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How Medical Device Regulations Vary Globally

For actual Medical Device Manufacturers, the question posed in the title of this article may seem a little silly. Medical Device Manufacturers obviously know who monitors, regulates, and audits them, and who they have to answer to when something goes wrong. For the rest of us though? We are left scratching our heads a bit.

Medical devices aren’t really ”consumed” by humans, so it would seem they would be regulated by a different governmental body than food or pharmaceutical drugs. However, in the United States, that is not the case. Medical devices fall under the umbrella of the Food and Drug Administration (FDA).

But what about the other places on this planet we call home? Below we’ve outlined what organizations regulate the medical device industry in some other countries around the world. We’ve provided a brief overview of each organization, and their associated webpage where you can find more information.

1. Canada: The Food and Drugs Act - The Minister of Health – Health Canada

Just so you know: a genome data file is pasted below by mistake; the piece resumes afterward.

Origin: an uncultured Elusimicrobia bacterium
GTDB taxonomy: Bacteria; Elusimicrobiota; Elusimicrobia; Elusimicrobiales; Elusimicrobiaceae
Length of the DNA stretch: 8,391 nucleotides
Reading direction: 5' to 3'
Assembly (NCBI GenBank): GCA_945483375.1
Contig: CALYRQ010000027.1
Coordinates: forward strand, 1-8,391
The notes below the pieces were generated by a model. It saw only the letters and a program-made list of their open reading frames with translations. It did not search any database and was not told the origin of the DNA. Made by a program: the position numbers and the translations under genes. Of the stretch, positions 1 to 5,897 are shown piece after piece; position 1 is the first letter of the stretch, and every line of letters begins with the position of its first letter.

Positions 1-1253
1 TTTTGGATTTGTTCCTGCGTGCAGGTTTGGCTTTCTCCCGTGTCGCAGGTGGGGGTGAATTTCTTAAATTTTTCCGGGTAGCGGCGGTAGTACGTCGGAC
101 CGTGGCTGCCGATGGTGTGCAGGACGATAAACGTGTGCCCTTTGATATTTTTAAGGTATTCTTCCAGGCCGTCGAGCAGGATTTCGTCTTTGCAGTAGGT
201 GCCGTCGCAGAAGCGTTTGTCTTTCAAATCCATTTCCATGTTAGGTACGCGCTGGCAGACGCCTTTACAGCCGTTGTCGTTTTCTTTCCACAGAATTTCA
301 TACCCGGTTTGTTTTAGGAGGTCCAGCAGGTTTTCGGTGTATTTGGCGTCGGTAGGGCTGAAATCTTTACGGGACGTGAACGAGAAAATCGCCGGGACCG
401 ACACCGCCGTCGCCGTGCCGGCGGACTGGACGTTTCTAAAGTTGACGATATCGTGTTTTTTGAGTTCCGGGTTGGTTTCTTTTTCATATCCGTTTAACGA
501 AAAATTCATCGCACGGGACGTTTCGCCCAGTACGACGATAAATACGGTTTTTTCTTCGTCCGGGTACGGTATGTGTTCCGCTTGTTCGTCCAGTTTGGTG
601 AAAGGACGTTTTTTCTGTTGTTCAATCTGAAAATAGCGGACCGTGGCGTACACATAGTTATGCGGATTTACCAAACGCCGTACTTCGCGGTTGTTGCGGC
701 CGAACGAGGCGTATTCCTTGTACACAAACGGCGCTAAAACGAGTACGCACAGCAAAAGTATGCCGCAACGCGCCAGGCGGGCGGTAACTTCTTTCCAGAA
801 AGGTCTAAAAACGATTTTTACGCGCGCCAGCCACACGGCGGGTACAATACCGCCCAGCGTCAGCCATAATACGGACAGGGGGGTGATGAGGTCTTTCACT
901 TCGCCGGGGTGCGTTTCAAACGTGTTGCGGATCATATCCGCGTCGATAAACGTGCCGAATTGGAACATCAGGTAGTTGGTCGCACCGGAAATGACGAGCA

In 1920, the Food and Drugs Act was passed by the Parliament of Canada to help ensure the safety of food, drugs, cosmetics, and some therapeutic devices. Today, that act is still in existence (although it has been updated many times), and now has an annex dealing with Medical Device Regulations. In Canada, the Minister of Health has the power to enforce the Food and Drugs Act.


2. England: Medicines and Healthcare Products Regulatory Agency – Department of Health

In England, the 2003 merger of the Medicines Control Agency and the Medical Devices Agency created the Medicines and Healthcare Products Regulatory Agency. This agency is tasked with making sure medicines and medical devices are safe and up to acceptable standards. One of this agency’s chief roles is in surveillance post product marketing, otherwise known as audits!


3. Australia: ARGMD – Therapeutic Goods Administration – Department of Health

The Australian Therapeutic Goods Administration carries out assessments and monitoring activities of medical devices in order to ensure their safety for consumers within the country. On their website they list safety recalls, public notices, and have separate portals for consumers and medical professionals.


4. The World: The World Health Organization (WHO)

While the World Health Organization can only propose regulations and make recommendations, they are a huge player in the world of medical device regulations. The WHO recognizes that proper regulation and safety of medical device production and storage is important for their attainment of the Millennium Development Goals. Overall, the WHO is there for guidance for medical device manufacturers.